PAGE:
Measurement for assessing the effectiveness of Internet marketing can be thought of as answering these questions:
1 Are corporate objectives identified in the Internet marketing strategy being met?
2 Are marketing objectives defined in the Internet marketing strategy and plan achieved?
These measures can also be related to the different levels of marketing control specified by Kotler (1997). These include strategic control (question 1), profitability control (question 1), annual-plan control (question 2) and efficiency control (question 3).
Efficiency measures are more concerned with minimising the costs of online marketing while maximising the returns for different areas of focus such as acquiring visitors to a web site, converting visitors to outcome or achieving repeat business.
Chaffey (2000) suggests that organisations define a measurement framework which defines groupings of specific metrics used to assess Internet marketing performance. He suggests that suitable measurement frameworks will fulfil these criteria:
(a) Include both macro-level effectiveness metrics which assess whether strategic goals are achieved and indicate to what extent e-marketing contributes to the business (revenue contribution and return on investment). This criterion covers the different levels of marketing control specified by Kotler (1997), including strategic control, profitability control and annual-plan control.
(b) Include micro-level metrics which assess the efficiency of e-marketing tactics and implementation. Wisner and Fawcett (1991) note that typically organisations use a hierarchy of measures and they should check that the lower-level measures support the macro-level strategic objectives. Such measures are often referred to as 'performance drivers', since achieving targets for these measures will assist in achieving strategic objectives. E-marketing performance drivers help optimise e-marketing by attracting more site visitors and increasing conversion to desired marketing outcomes. These achieve the marketing efficiency control specified by Kotler (1997). The research by Agrawal et al. (2001), who assessed companies on metrics defined in three categories of attraction, conversion and retention as part of an e-performance scorecard, uses a combination of macro- and micro-level metrics.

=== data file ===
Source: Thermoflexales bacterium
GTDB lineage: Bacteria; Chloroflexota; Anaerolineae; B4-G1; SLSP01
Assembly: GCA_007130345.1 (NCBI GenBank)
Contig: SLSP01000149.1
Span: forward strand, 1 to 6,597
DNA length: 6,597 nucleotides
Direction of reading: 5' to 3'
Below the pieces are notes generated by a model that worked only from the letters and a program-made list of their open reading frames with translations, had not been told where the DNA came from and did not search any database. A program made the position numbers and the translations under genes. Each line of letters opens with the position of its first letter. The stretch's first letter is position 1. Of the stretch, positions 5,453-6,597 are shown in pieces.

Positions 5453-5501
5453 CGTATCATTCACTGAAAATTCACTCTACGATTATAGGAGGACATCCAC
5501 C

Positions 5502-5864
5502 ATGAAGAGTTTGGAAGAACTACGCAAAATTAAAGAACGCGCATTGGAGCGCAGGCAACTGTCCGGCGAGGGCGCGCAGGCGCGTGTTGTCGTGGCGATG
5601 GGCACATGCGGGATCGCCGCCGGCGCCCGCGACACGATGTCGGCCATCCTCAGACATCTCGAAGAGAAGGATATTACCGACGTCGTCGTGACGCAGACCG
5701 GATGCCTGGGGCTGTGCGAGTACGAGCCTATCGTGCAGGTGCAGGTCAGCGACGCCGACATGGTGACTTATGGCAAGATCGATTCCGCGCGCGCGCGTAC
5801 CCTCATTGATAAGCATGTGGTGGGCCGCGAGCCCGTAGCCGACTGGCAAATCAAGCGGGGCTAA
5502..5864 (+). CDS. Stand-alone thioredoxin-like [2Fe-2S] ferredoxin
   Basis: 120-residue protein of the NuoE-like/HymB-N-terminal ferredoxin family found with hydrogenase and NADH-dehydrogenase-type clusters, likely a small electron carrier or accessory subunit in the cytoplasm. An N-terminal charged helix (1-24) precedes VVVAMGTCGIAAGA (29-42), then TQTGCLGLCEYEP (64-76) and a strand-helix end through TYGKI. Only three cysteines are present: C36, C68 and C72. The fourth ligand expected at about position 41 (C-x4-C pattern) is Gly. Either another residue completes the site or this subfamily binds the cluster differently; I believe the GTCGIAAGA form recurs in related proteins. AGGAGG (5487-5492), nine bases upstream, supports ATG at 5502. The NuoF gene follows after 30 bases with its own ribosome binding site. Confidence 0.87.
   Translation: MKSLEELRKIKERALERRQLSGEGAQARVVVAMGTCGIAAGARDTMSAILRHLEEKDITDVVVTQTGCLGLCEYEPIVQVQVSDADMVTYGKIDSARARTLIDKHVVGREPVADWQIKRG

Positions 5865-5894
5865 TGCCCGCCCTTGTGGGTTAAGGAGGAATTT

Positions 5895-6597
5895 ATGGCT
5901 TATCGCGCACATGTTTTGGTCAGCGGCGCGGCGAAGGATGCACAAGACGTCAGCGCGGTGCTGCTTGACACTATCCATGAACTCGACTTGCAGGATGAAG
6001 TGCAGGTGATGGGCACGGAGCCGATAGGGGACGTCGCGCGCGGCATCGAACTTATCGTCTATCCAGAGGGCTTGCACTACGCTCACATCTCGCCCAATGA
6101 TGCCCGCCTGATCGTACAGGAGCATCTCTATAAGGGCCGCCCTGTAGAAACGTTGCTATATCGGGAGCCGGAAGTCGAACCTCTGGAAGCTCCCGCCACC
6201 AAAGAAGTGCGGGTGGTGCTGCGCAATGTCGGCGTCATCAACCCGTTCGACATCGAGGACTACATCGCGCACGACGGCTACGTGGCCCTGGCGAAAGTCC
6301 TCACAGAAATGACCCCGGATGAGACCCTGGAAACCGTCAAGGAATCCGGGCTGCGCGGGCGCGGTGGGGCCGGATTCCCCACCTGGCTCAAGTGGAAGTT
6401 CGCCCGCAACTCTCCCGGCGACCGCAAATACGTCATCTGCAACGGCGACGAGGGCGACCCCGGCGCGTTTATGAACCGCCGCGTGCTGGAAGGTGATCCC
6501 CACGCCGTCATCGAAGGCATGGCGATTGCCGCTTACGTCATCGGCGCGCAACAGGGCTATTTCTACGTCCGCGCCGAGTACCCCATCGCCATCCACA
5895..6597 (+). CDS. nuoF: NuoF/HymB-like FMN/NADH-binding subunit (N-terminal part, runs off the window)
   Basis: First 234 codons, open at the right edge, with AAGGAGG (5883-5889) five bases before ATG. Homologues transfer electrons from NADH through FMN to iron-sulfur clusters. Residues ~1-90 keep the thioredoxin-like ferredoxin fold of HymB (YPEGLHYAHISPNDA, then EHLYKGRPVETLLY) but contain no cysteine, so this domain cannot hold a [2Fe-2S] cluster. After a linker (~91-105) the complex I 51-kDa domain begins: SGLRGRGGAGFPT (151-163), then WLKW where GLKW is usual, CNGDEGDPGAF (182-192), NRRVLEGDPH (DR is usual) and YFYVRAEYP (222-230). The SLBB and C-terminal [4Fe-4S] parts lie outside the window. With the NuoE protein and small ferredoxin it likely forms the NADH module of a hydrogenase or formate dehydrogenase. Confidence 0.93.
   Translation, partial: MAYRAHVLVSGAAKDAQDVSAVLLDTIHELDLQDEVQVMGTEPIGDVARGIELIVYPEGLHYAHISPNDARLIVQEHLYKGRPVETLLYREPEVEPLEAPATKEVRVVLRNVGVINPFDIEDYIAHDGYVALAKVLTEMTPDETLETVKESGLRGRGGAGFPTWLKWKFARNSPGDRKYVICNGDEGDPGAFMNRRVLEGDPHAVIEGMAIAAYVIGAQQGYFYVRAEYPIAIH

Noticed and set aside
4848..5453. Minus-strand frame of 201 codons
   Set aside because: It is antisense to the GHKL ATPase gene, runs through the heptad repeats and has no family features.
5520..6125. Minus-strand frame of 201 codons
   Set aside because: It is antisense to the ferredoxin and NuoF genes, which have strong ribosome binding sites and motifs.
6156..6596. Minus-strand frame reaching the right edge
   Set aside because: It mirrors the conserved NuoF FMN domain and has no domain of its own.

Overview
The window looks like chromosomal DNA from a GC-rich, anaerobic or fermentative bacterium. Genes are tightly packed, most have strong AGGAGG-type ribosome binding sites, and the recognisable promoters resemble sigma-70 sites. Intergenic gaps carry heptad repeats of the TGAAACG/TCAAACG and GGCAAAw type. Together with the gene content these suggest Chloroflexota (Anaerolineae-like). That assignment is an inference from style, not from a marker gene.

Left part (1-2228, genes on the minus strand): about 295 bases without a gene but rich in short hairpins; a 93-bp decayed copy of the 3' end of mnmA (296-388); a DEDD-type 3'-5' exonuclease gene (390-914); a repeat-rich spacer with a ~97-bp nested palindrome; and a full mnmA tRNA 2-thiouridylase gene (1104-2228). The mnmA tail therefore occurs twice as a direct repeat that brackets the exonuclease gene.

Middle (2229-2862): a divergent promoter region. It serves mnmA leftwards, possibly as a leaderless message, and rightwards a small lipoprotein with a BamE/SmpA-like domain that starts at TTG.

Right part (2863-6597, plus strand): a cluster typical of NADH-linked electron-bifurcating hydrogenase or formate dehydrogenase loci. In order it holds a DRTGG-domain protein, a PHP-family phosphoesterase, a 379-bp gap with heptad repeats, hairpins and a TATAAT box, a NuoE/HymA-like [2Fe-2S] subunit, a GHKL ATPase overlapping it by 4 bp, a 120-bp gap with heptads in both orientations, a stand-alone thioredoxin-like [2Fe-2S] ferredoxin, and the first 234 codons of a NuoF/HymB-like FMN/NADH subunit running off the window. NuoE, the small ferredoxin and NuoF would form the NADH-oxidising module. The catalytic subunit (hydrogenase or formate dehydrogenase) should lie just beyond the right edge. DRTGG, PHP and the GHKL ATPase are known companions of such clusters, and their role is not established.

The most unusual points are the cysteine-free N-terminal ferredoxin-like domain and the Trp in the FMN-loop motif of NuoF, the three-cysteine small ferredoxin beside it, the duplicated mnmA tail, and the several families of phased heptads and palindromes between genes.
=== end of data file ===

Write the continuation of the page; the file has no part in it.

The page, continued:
(c) Assess the impact of the e-marketing on the satisfaction, loyalty and contribution of key stakeholders (customers, investors, employees and partners) as suggested by Adams et al. (2000).
(d) The framework must be flexible enough to be applied to different forms of online presence, whether business-to-consumer, business-to-business, not-for-profit or transactional e-tail, CRM-oriented or brand-building. Much discussion of e-marketing measurement is limited to a transactional e-tail presence. Adams et al. (2000) note that a 'one-size-fits-all' framework is not desirable.
(e) Enable comparison of performance of different e-channels with other channels as suggested by Friedman and Furey (1999).
(f) The framework can be used to assess e-marketing performance against competitors' or out-of-sector best-practice.
When identifying metrics it is common practice to apply the widely used SMART mnemonic and it is also useful to consider three levels - business measures, marketing measures and specific Internet marketing measures (see objective setting section in Chapter 4).
There are a framework of measures, shown in Figure 9.3, which can be applied to a range of different companies. Metrics for the categories are generated as objectives from Internet marketing planning which then need to be monitored to assess the success of strategy and its implementation. Objectives can be devised in a top-down fashion, starting with strategic objectives for business contribution and marketing outcomes leading to tactical objectives for customer satisfaction, behaviour and site promotion. An alternative perspective is bottom-up - success in achieving objectives for site promotion, on-site customer behaviour and customer satisfaction lead sequentially to achieving objectives for marketing outcomes and business contribution.
The WebInsights™ diagnostics framework includes these key metrics:
1. Business contribution:
Online revenue contribution (direct and indirect), category penetration, costs and profitability.
2. Marketing outcomes:
Leads, sales, service contacts, conversion and retention efficiencies.
G. Customer satisfaction:
Site usability, performance/availability, contact strategies. Opinions, attitudes and brand impact.
4. Customer behaviour (web analytics):
Profiles, customer orientation (segmentation), usability, clickstreams and site actions.
5. Site promotion:
.C.hann.flP.rOim.O.t.'On. Figure 9.3 The five diagnostic categories for e-marketing measurement
Measures that assess why customers visit a site - which adverts they have seen, which sites they have been referred from.
The site that a visitor previously visited before following a link.
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